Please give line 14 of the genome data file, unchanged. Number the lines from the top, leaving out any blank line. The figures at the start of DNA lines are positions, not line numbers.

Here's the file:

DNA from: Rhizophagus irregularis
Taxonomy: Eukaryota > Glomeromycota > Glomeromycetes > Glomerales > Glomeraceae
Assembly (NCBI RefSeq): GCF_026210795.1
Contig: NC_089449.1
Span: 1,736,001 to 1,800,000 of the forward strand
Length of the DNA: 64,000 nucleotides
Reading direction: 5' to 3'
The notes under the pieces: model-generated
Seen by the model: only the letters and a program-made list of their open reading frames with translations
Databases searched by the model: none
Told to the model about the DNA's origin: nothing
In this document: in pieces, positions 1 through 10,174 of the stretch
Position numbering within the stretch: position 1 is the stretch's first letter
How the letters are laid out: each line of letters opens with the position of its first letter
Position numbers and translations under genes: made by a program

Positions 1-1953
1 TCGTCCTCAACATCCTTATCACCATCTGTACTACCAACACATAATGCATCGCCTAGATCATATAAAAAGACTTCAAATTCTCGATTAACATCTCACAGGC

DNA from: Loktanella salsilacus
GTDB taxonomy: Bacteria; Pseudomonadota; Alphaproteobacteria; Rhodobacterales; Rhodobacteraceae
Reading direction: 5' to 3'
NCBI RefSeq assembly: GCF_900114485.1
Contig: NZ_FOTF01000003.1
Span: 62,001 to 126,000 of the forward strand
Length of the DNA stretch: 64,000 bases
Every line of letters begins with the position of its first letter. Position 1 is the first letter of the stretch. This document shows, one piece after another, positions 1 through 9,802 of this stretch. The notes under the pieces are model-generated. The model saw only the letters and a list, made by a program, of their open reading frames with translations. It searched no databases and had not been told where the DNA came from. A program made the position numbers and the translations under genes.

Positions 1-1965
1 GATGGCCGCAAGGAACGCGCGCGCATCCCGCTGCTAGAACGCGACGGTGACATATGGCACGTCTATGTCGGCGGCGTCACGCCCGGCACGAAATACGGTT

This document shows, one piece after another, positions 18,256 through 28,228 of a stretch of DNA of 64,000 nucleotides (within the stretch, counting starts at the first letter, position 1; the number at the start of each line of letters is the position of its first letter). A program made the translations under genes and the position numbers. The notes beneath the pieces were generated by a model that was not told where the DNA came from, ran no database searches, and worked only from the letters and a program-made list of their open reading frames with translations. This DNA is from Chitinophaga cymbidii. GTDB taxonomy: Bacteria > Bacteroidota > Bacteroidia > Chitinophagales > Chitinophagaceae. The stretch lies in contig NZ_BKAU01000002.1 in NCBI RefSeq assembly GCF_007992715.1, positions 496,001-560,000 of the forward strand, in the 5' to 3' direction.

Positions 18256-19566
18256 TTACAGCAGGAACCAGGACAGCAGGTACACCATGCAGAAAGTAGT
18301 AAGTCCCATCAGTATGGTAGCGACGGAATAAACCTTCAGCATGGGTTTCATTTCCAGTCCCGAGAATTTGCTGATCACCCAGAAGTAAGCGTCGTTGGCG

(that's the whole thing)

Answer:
How the letters are laid out: each line of letters opens with the position of its first letter